Out on Your Own?
By Robert Holt
How to Evaluate the Resources You’ll Need.
You’ve just been "downsized." Perhaps your
company closed or you have put your twenty years in and decided
to take the severance and move on. What do you do now?
Have you considered going out on your own? It has never been
easier. Technological advancements have helped make the ability
to run your own company within reach. The use of e-mail, faxes
and enhanced phone systems make the job much easier. In fact,
all of the work can be done from a "virtual office"
at a home office.
1. Get the Technology
You will need a new computer and printer of course, and you
also may wish to get:
• Palm Pilot, for contacts and appointments
• Notebook computer, for traveling to appointments
• Fax/printer/scanner combo to save space
• Phone system with multiple lines – you will
need a separate line for faxes and also for speaking directly
to debtors on behalf of A/R outsourcing clients.
2.You Will Also Need Software
• An office suite, either Microsoft Office or Word Perfect
• A contact management package (ACT! or Goldmine, for
example) to set your schedule and compile mailing lists
• A collection program, either one of the canned packages
or you may use Act! or Goldmine for this.
3. Consider the Corporate Structure
Speak with your attorney/accountant. You may want to go with
an "S" corporation or LLC. This would help to insulate
you from potential suits.
4. Get Insurance
You will need general liability insurance to protect from
loss of documents, damage, and theft. Professional bonding
may be appropriate. You may also wish to consider Errors and
Omissions insurance. This is insurance for professionals (accountants,
attorneys) to cover mistakes made on behalf of clients. You
are an independent professional Credit Manager now. You are
in essence "hanging out the shingle." Get the appropriate
insurance, bonding, and corporate structure.
5. Who Do You Know?
Over the years, you’ve probably met people from all
walks of life:
• Colleagues at NACM or other trade credit association
• Industry group colleagues
• Other professional organizations
It’s time to tap into your network. You may find that
many people who have come to know you over the years respect
your work and integrity and want to help you succeed. They
may be only too willing to assist in your efforts and even
give you some business.
You will probably need to check any non-compete agreements
that you signed with your prior employer. Don’t run
away from this, use it. Explain what you are doing, and offer
to help with the transition to your successor. Never burn
any bridges; your prior employer could be your best referral
Also, you will need to market yourself and your new company.
Join a professional networking organization, such as Business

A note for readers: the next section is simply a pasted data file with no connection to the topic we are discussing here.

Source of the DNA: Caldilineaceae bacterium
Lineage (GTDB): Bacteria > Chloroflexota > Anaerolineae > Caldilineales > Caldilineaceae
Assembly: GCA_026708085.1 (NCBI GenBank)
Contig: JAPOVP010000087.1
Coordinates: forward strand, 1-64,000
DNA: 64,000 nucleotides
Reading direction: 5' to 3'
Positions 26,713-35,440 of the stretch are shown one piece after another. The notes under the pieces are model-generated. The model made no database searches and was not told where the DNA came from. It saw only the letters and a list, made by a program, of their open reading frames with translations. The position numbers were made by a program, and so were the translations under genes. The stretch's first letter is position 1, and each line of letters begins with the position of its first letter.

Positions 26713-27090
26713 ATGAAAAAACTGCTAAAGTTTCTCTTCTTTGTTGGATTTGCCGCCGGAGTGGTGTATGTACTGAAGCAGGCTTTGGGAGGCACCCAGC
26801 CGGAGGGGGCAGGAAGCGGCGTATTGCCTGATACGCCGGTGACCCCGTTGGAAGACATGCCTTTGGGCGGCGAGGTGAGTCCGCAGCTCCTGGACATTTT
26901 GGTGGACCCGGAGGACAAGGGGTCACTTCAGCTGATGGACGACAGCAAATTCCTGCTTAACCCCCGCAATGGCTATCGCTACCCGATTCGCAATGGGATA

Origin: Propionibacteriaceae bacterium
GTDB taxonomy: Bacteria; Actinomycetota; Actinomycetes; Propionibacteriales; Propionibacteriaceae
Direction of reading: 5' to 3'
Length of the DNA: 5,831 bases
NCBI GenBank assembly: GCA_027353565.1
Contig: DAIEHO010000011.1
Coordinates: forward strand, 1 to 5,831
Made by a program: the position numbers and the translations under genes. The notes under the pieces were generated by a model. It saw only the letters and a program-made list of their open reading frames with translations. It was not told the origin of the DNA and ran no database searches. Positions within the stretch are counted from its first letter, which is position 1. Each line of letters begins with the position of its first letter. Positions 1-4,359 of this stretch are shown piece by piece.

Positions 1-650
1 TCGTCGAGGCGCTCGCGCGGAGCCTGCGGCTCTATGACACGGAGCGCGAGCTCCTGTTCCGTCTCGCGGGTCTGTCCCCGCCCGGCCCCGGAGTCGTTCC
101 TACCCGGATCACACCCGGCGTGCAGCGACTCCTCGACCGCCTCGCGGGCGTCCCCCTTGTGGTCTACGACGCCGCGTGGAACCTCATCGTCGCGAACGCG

Network International. This is a group whose sole purpose
is to pass qualified referrals to each other, backed by a
local and national support system. Another quality group is
your local Chamber of Commerce or other business owners association.
Go to all of the meetings. Get your name and face out there.
Follow up on leads. Help others in your network sphere. Your
colleagues will remember you and will want to refer business
to a quality individual.
6. What Type of Work?
Here are some options:
• Operate as the credit manager for a few different
companies. Many firms may be too small to have a full time
credit manager. They still, however, need the assistance that
a credit manager can give. The credit manager acts as the
"Gatekeeper" to protect from loss. Some smaller
firms may need this more than their larger, more experienced
• Act as the Collection Manager or Collector. Most small
companies do not get the best person for this job. Often the
Administrative Assistant will also occa sionally make collection
calls. They usually do not have the experience, inclination
or desire to do this kind of work. Many of us that thrive
on collections do so because it is a talent not blessed on
• Consulting. Many small-to-medium sized companies have
no clue about credit & collections. Your expertise can
be invaluable. With a credit & collections department
process review, you can conduct a study of the entire process,
including order processing, reference checking, credit checking
& analysis, and collections. The end result will be a
report highlighting concerns, recommendations & suggestions.
A third-party review of policies & procedures can be a
big help to ensure that this is being handled efficiently.
The independence that is provided by running your own company
can be an invaluable source of pride and accomplishment. It
is not for everyone; many prefer the security of corporate
employment. The hours can be long and disjointed. Failures
occur. But it can also be the best career move you have ever
made. Give it a shot, it has never been easier.
Robert Holt, President, Baltimore
Credit & Collection Services, Inc., started BCCS in
1997. He can be reached at on the web at www.bccs2.com,
via e-mail at RHolt@bccs2.com or at 410-549-6444, x201.